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New Delhi: Two Afghan journalists from Kabul-based newspaper Etilaatroz were brutally beaten with cables while in custody after the Taliban detained them for covering protests by women in the Afghan capital.
On Wednesday, September 8, women protestors came out on the streets for the second consecutive day in Kabul following the formation of the new government. Their ranks were broken by Taliban fighters who used violence. Journalists were beaten up and foreign reporters were taken to the police station.
According to Los Angeles Times, protestors had started to walk from a southwestern neighbourhood, holding placards aloft and shouting slogans. They were protesting against the lack of diversity in the caretaker government inaugurated on Tuesday night, which does not have anyone from the Hazara community or women.
They were first accosted by four Taliban fighters, who tried to push them back. However, after an argument with them, the women were allowed to continue their protest. But, another group of fighters a little way ahead turned their attention on the journalists covering the rally.
After surrounding them, the armed Taliban men lunged for one of the cameras of the two LA Times journalists.
According to the report, the two foreign correspondents were taken to Karte Char police station, where several Afghan journalists had already been detained.
After examining their media permit, they were allowed to leave, but only after they were told to delete their photos and told that taking photographs of women was un-Islamic.
While the foreign journalists were allowed to leave, local Afghan journalists remained inside the station.
Twenty-year-old video editor of Etilaatroz, Taqi Daryabi, was grabbed by the Taliban and dragged into the station. He told LA Times that he was pushed to the ground, tortured and beaten till he was unconscious. Then he was taken to a yard, and water poured on him.
His colleague, Nemat Naqdi, 28, was also brought in.
Quoted in LA Times, Naqdi said that they kept shouting that they were journalists, but nobody cared. “I thought they were going to kill me…They kept on ridiculing us, asking if we were filming them”.
He told The New York Times that instead of looking at his ID card, the Taliban accused him of organising the protests. “They took me into a room, tied my hands with a scarf and started beating me with a cable”.
Three other colleagues of theirs who went to the police station to get the two reporters released, were also detained.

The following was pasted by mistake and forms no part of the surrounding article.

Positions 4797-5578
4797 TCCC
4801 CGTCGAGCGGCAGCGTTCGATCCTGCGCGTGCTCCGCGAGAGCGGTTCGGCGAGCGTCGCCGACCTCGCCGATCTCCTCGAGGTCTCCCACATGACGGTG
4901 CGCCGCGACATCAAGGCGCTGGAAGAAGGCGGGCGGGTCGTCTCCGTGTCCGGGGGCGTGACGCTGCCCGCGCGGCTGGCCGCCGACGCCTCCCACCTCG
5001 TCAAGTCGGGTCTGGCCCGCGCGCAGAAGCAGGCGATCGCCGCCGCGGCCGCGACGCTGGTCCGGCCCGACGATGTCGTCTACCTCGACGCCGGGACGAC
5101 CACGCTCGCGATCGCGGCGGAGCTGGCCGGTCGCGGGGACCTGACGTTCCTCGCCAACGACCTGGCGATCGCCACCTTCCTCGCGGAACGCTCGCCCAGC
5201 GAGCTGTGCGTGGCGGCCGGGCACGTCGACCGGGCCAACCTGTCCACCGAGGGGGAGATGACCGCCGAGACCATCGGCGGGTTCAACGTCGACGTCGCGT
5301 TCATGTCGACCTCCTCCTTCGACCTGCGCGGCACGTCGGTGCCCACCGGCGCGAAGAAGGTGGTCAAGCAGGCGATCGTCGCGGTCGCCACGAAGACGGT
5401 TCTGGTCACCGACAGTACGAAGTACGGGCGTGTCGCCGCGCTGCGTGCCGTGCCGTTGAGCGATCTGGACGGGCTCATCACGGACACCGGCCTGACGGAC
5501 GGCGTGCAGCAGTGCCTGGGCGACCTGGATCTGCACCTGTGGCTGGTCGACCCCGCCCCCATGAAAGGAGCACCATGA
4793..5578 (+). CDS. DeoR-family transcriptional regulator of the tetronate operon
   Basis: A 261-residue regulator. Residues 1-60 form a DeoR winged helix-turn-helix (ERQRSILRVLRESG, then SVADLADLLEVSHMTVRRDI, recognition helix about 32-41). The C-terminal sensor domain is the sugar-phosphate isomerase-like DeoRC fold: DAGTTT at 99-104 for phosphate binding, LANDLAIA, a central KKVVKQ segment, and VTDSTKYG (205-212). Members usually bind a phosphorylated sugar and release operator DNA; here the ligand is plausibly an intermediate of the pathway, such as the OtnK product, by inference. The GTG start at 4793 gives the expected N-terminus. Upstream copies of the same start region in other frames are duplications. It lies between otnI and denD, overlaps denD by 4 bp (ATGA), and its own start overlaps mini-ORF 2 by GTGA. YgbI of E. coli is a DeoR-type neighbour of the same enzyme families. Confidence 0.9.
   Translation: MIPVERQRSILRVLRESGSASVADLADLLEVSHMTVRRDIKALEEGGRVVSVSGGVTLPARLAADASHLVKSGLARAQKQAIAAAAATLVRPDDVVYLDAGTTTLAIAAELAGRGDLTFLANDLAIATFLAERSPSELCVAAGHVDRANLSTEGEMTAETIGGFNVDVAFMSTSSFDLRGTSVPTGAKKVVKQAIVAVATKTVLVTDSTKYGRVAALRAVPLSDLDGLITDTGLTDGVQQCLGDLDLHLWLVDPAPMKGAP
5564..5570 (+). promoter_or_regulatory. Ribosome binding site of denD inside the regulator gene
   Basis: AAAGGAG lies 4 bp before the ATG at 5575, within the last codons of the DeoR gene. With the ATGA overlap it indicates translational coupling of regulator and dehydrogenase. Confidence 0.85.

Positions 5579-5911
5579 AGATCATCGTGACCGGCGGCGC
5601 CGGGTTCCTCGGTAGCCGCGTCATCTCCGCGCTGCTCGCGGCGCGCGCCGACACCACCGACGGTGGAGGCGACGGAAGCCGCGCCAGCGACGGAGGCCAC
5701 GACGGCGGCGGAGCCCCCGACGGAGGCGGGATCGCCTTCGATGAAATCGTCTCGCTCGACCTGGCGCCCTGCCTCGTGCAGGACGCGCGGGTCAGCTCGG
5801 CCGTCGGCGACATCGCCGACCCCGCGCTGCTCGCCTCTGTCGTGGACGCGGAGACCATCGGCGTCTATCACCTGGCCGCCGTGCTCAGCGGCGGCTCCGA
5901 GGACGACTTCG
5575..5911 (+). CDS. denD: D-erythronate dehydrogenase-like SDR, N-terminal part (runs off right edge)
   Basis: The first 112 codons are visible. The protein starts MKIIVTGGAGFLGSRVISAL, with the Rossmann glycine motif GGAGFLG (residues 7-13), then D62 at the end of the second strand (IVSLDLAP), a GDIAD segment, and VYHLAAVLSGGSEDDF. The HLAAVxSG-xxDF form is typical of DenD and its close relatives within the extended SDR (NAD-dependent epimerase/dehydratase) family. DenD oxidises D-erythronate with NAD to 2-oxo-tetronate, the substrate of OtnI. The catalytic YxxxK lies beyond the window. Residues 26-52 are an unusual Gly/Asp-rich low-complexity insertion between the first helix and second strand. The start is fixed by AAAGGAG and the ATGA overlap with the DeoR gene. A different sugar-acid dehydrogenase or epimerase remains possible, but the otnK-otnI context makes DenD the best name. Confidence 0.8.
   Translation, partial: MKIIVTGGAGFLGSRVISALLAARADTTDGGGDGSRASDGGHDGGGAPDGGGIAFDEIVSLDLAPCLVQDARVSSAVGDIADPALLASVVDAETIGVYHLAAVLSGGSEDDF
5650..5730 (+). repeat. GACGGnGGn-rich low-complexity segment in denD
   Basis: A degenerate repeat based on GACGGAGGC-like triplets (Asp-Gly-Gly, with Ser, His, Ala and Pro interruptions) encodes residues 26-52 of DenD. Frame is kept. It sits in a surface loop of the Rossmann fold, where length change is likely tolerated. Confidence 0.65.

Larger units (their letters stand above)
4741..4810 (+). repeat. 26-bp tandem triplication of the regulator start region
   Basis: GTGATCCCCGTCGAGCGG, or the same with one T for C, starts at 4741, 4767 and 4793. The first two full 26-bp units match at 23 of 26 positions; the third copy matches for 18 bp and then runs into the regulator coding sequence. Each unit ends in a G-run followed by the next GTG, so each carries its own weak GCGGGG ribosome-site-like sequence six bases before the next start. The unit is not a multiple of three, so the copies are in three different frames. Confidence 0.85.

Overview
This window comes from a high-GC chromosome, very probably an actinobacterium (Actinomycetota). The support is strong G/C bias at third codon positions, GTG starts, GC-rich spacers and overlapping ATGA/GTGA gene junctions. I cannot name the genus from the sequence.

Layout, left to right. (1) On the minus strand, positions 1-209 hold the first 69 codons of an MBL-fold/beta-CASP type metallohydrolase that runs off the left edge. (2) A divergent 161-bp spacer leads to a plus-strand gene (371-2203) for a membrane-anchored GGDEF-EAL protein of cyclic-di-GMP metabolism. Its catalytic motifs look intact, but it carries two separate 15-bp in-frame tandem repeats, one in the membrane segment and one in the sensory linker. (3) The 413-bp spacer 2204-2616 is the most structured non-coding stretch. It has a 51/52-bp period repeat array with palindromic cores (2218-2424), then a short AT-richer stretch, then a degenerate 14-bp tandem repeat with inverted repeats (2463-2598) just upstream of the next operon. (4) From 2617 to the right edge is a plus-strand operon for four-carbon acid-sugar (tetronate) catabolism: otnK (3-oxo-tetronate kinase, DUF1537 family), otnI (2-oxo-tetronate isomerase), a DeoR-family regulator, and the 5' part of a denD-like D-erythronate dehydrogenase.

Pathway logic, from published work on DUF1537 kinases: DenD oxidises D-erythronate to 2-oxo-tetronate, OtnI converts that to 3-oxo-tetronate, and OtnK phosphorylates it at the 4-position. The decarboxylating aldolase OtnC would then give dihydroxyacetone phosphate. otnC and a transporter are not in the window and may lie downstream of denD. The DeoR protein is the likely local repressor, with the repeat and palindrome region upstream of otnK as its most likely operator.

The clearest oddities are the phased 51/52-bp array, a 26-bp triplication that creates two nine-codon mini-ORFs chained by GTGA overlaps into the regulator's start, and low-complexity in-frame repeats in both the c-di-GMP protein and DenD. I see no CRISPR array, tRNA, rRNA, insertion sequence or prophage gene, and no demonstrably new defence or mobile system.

They were finally released, and could hardly walk.
Etilaatroz’s publisher, Zaki Daryabi, posted a video on Twitter that showed Taqi Daryabi limping as two colleagues supported him. Daryabi noted that his colleagues had been “extremely, differently, unprecedentedly tortured” for four hours, during which they fainted multiple times.
— Zaki Daryabi (@ZDaryabi) September 9, 2021
Condemnable to the core. https://t.co/b53OVy8MoK
— Lotfullah Najafizada (@LNajafizada) September 8, 2021
— BILAL SARWARY (@bsarwary) September 8, 2021
In a statement, the international NGO Human Rights Watch stated that the Taliban had claimed that they would allow media to function as long as they respected Islamic values. But, they are “increasingly preventing journalists from reporting on demonstrations,” said Patricia Gossman, associate Asia director of HRW.
“The Taliban need to ensure that all journalists are able to carry out their work without abusive restrictions or fear of retribution.”
Earlier this week, the Taliban had also detained a camera person with TOLO News, Wahid Ahmadi, when recording a protest in Kabul on Tuesday. He was released three hours later after his employers contacted the Taliban cultural commission.
According to the Committee to Protect Journalists, other journalists were also assaulted when they filmed protests in Kabul.
Two journalists, who spoke to CPJ on condition of anonymity, said that they were handcuffed and taken to the office of the National Directorate of Security on Wednesday morning.
“While in custody, Taliban fighters shoved both the journalists to the ground and beat and kicked the first journalist on his head, shoulders, back, and legs, and the second journalist on his arm, head, chest, and back, they said,” said the CPJ report.
At around noon, the Taliban detained Mirzahussain Sadid, a correspondent with Afghan Notes, a project of the US-based content creation agency Fasila.
CPJ also spoke to another journalist with an international broadcaster who was also taken into custody on Wednesday.
“While in custody, the fighters pointed their guns at the journalist’s head, and threatened that if he published a report about the Taliban, they would shoot him in the head, he said. The journalist was released approximately two hours later, he said, adding that he was not beaten and did not sustain any physical injuries, but was left psychologically shaken.”
Meanwhile, the Taliban’s new ministry of interior, headed by UN-sanctioned Sirajuddin Haqqani, issued regulations for organising protests, which included the clause that official permission has to be taken at least three hours ahead of an agitation.